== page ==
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CONGENITAL PTOSIS ( DROOPY EYE-LIDS)
What is congenital ptosis ?
A drooping eyelid is called ptosis or blepharoptosis. In ptosis, the upper eyelid falls to a position that is lower than normal. In severe cases of ptosis, the drooping eyelid can cover part or all of the pupil and interfere with vision, resulting in amblyopia.
All pediatric patients presenting with either unilateral droopy eyelid or bilateral droopy eyelids need a thorough examination that includes a medical history, a family history, a history of drug or allergic reactions, and a review of systems.Family photographs can help determine onset or variability of the ptosis.
- Observation is only required in mild cases of congenital ptosis if no signs of amblyopia, strabismus, and abnormal head posture are present.
- Depending on the severity of the congenital ptosis, patients should be monitored every 3-12 months for signs of amblyopia due to congenital ptosis. External photographs can be helpful in monitoring patients.
- Head posture should be carefully examined. If the patient acquires a chin-up posture due to the worsening of ptosis, surgery may be indicated.
- The patient should be checked for astigmatism due to the compression of the droopy eyelid.
Congenital ptosis has physical, functional, and psychological consequences. The method of repair depends on treatment goals, the underlying diagnosis, and the degree of levator function. Although the primary reason for the repair is functional, the surgeon has an opportunity through this procedure to produce symmetry in lid height, contour, and eyelid crease for better cosmesis.
- Surgical correction of congenital ptosis can be undertaken at any age depending on the severity of the disease.
- Earlier intervention may be required if significant amblyopia or ocular torticollis is present.
- Severe cases of ocular torticollis may delay mobility in infants and toddlers because of the balance problems from extreme chin-up head posture.
- If intervention is not urgent, surgery is often delayed until age 3-4 years. Waiting until this age allows for more accurate measurements pre-operatively.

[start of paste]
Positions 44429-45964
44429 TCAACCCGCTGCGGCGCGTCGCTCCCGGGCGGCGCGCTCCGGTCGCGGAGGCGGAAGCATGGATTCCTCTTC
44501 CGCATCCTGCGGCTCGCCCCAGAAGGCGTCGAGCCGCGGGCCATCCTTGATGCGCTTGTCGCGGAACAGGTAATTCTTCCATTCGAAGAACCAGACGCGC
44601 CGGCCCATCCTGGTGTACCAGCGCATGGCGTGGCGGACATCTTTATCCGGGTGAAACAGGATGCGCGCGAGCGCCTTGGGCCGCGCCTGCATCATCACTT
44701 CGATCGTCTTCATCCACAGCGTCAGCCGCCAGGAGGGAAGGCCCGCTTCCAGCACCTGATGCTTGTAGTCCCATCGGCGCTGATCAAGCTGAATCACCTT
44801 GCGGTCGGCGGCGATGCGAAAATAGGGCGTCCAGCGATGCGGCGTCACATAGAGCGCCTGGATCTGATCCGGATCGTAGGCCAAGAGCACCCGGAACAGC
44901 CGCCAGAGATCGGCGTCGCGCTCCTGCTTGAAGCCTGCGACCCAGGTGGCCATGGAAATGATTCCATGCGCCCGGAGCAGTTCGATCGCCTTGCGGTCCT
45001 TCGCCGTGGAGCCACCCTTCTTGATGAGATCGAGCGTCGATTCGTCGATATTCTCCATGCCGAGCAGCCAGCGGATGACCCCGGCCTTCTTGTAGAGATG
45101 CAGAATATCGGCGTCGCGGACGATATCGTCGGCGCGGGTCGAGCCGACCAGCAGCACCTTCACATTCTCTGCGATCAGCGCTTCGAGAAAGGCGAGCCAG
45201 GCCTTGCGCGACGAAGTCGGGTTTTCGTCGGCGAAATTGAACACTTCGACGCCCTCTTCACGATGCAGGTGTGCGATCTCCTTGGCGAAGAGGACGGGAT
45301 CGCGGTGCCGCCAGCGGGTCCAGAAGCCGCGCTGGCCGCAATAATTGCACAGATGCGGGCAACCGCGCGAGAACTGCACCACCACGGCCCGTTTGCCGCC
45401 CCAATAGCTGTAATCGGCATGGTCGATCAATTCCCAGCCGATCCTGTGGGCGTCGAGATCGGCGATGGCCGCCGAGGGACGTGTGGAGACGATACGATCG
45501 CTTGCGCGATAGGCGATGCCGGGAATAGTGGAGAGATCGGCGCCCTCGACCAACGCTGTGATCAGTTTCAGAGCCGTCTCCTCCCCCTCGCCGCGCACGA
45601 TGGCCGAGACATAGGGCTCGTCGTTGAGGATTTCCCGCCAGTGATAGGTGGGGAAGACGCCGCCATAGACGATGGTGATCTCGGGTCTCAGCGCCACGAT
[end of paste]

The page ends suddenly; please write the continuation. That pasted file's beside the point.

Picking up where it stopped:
Surgery for ptosis in patients with a history of dry eyes, seventh cranial nerve palsy, or significant extraocular muscle abnormalities, such as severe Graves ophthalmopathy, double elevator palsy, or progressive external ophthalmoplegia, should be approached with great caution to avoid exposure keratopathy following the surgery.
Levator muscle resection
This procedure is the shortening of the levator-aponeurosis complex through a lid-crease incision. The skin incision is hidden either in the existing lid fold or in a new lid fold created to match that of the contralateral eyelid.
Moderate levator function must be present to offer a chance for correction with a levator resection. If the levator function is greater than 4 mm but less than 6 mm, a levator resection of greater than or equal to 22 mm is recommended. If the levator function is 6-8 mm, a levator resection of 16-18 mm is indicated. If the levator function is greater than 8 mm, a levator resection of 10-13 mm is indicated.
Contraindications: An external levator resection is not indicated when the levator function is less than 4 mm. In such cases, a long-term surgical outcome may result in undercorrection. Poor Bell phenomenon (limited elevation of the eye), reduced corneal sensitivity, or poor tear production can produce exposure keratopathy.
Frontalis suspension procedure
This procedure is designed to augment the patient's lid elevation through brow elevation. Frontalis suspension procedures produce lagophthalmos in most cases. Some surgeons prefer to perform a bilateral suspension procedure for severe unilateral congenital ptosis to obtain symmetry.
The procedure is indicated when the levator function is less than 4 mm.
Relative contraindications are poor Bell phenomenon (limited elevation of the eye), reduced corneal sensitivity, or poor tear production, which can produce exposure keratopathy. If surgery is still indicated, these patients need close postoperative follow-up care to avoid corneal exposure, infection, corneal ulcer and amblyopia.
Several materials are available to secure the lids to the frontalis muscles.[10, 11, 12, 13] These materials include the following:
Autogenous fascia lata: Autogenous fascia lata can be obtained from the leg of patients older than 3 years.
Preserved (tissue bank) fascia lata
Nonabsorbable suture material (eg, 2-0 Prolene, Nylon (Supramid) or Mersilene)
Silicone bands, silicone rods
ePTFE (expanded Poly Tetra Fluoro Ethylene), Gore-Tex
Autogenous materials used less frequently include palmaris longus tendon and temporalis fascia.
Patients may not be able to close their eyelids during sleep from a few weeks to several months following surgery. Families must be warned of this outcome before the operation. The problem of open lids during sleep improves with time; however, aggressive lubrication is needed to avoid exposure keratopathy.
The upper lid is elevated by removing a block of tissue from the underside of the lid. This tissue includes the tarsus, conjunctiva, and Müller muscle. This procedure is not commonly performed for cases of congenital ptosis.
Mueller muscle–conjunctival resection
This surgery is chosen if the eyelid has had a good response to phenylephrine. The conjunctiva and the Müller muscle are marked off, clamped, and sutured. The tissues are resected. Then, the conjunctival layer is closed. This procedure is not commonly performed for cases of congenital ptosis.